It’s hard to believe, but Instagram is only ten years old. In that time, the platform has become an incredible tool for businesses. If you’re using Instagram to market your business, just like with any other platform, you need to make sure you’re protecting the legal side of your business.
And, no, this article is not about intellectual property. We won’t be covering copyrights or trademarks. We won’t even be covering disclosure about sponsored content. (Those are articles for another day.)
Instead, this is all about what to consider when you are marketing products or services on Instagram.
Here are a few areas that you want to cover:
1. Use Caution When Sharing Testimonials
When we discuss online marketing, there is often talk of providing social proof. This may be quotes, testimonials, or case studies from people who have used your product or service.
If you weren’t aware, the Federal Trade Commission (FTC), which monitors truth in advertising, has very specific rules on testimonials from consumers.
When you highlight how someone has used your product or service, it’s viewed as representative of your business. Do you have any evidence to substantiate their experience, other than the person’s individual claims?
If you don’t, please don’t panic. The key is to disclose that the testimonial is the experience of one client and may vary.
Make sure you are disclosing that results may not be typical and could vary from person to person.
2. Add an Instagram Disclaimer
If you are anything like me, you have probably consulted Dr. Google once or twice to look up symptoms online. You’ve then seen the disclaimers that every site has, which (with far more legalese) essentially say, this is just information, not medical advice, go see your doctor.
When you’re working in a field where people seek your products or services for the advice that you offer, you need to ensure you have the appropriate disclaimers in place. For your website, a disclaimer will usually be a bit longer and have more detail and legal language.
But how does that translate to Instagram?
In my legal practice, I have the pleasure of working with many licensed professionals and coaches who market their business almost exclusively through Instagram.
Since you don’t have the space for the lengthy disclaimer that you may have on your website, my go-to recommendation is a more condensed version of your website disclaimer that you publish in your Stories.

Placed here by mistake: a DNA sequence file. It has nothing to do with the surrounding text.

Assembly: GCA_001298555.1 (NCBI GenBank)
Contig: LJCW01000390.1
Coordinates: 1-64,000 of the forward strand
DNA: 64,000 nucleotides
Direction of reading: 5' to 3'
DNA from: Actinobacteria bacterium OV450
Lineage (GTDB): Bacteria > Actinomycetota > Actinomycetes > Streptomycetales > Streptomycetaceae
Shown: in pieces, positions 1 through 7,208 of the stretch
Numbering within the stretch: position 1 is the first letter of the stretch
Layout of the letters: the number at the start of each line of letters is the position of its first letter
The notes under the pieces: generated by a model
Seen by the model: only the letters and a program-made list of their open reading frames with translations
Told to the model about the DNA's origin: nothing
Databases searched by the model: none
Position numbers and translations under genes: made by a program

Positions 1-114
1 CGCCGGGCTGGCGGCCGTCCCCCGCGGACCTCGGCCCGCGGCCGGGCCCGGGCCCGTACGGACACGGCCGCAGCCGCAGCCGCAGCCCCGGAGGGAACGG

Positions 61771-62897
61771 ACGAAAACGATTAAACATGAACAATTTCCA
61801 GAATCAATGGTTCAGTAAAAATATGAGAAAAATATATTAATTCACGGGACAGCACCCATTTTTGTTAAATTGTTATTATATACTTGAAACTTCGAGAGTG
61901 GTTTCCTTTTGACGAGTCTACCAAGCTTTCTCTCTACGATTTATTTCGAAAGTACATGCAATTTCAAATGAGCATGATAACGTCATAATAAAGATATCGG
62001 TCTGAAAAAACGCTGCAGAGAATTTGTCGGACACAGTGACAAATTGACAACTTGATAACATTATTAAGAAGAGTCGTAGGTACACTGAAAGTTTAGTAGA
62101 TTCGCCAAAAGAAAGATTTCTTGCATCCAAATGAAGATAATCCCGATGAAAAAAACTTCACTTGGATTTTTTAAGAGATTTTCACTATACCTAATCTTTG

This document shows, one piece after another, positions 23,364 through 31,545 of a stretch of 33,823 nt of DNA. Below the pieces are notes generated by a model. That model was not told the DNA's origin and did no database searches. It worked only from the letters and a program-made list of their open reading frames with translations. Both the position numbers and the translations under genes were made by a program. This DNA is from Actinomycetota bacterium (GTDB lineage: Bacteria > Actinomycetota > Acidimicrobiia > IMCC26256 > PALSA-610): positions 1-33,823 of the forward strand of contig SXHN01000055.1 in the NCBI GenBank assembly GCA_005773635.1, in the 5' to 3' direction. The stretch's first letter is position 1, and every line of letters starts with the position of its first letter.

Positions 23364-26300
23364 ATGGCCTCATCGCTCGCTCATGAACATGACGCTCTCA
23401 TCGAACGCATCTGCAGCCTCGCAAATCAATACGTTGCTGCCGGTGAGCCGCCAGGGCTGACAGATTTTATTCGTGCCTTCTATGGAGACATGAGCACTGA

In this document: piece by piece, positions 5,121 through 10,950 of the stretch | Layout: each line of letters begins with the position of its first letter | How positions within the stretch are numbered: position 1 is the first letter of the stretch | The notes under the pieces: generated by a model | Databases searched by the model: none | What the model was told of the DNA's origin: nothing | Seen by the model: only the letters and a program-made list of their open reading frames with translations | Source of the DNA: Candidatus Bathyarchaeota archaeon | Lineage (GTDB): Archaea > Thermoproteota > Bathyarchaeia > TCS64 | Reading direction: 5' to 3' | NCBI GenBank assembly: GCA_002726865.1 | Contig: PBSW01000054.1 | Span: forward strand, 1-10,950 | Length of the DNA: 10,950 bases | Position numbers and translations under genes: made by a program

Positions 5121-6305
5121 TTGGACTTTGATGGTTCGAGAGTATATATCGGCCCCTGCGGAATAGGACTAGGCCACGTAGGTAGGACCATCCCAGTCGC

If you are marketing your services on Instagram, we recommend that you save your disclaimer story as a highlight so you can reference it. Think of it as the most important points from the Website Disclaimer Template, but crafted for Instagram.
We’ve created a product, the Instagram Disclaimer Template, that has sample templates for some of the most common types of information that you may discuss on Instagram when marketing your products or services:
- Business growth and coaching
There’s also a template specifically for Registered Dietitians. The templates provide you with bullets that you can use, and from there, you can add your branding before publishing.
Get your Instagram Disclaimer here.
3. Don’t Make Claims That Aren’t True
In any type of marketing and advertising you do, which includes Instagram, you need to ensure that your content doesn’t mislead consumers. The FTC also monitors for false claims in advertisements.
When you’re talking about your products and services, make sure that you are not including any unsubstantiated claims.
Let’s look at some examples:
You’ll lose 15 pounds in a week just by drinking my smoothies.
This one probably seems pretty obvious. Unless you have a scientific study that can replicate these results for everyone, don’t make claims like this.
But this might also be applicable for more subtle claims:
If you implement my 5-step method for growing your email list, your revenue will double in the next quarter.
Since you can’t guarantee future performance or income, don’t include claims like this in your Instagram marketing.
4. Don’t Offer Advice in DMs
If you offer services where you work with clients, be careful when answering questions via DM. Try to avoid offering specific individualized advice to someone unless you have a client agreement with them that outlines the scope of your relationship and how they may use the information you give them. You don’t want to invite any type of liability due to a claim that they inappropriately relied on your advice.
If someone asks you a question that requires a specific answer, you can redirect them to more general information.
Example (which, while it is not a direct quote, is a great example of what slides into my DMs):
I have a client who hasn’t paid me and they are in breach of their contract, what should I do next?
My usual answer:
I’m so sorry to hear you are dealing with that. I can’t give you any specific legal advice, but I have a resource on late paying clients on the blog that might help.
Another answer might be:
I’m so sorry to hear you are dealing with that. I’m not able to give you advice on your specific situation without knowing more. Would you like to book a Strategy Session through my law firm?
Protect Your Business on Instagram
Instagram is an incredible took for marketing your business, especially for service providers. But, it’s key to make sure you are protecting yourself and your business.
If you’d like to ensure you’re covered, you can get the Instagram Disclaimer Template here. In this template you’ll find everything you need to set up a simple disclaimer on your account. Click here to get the details.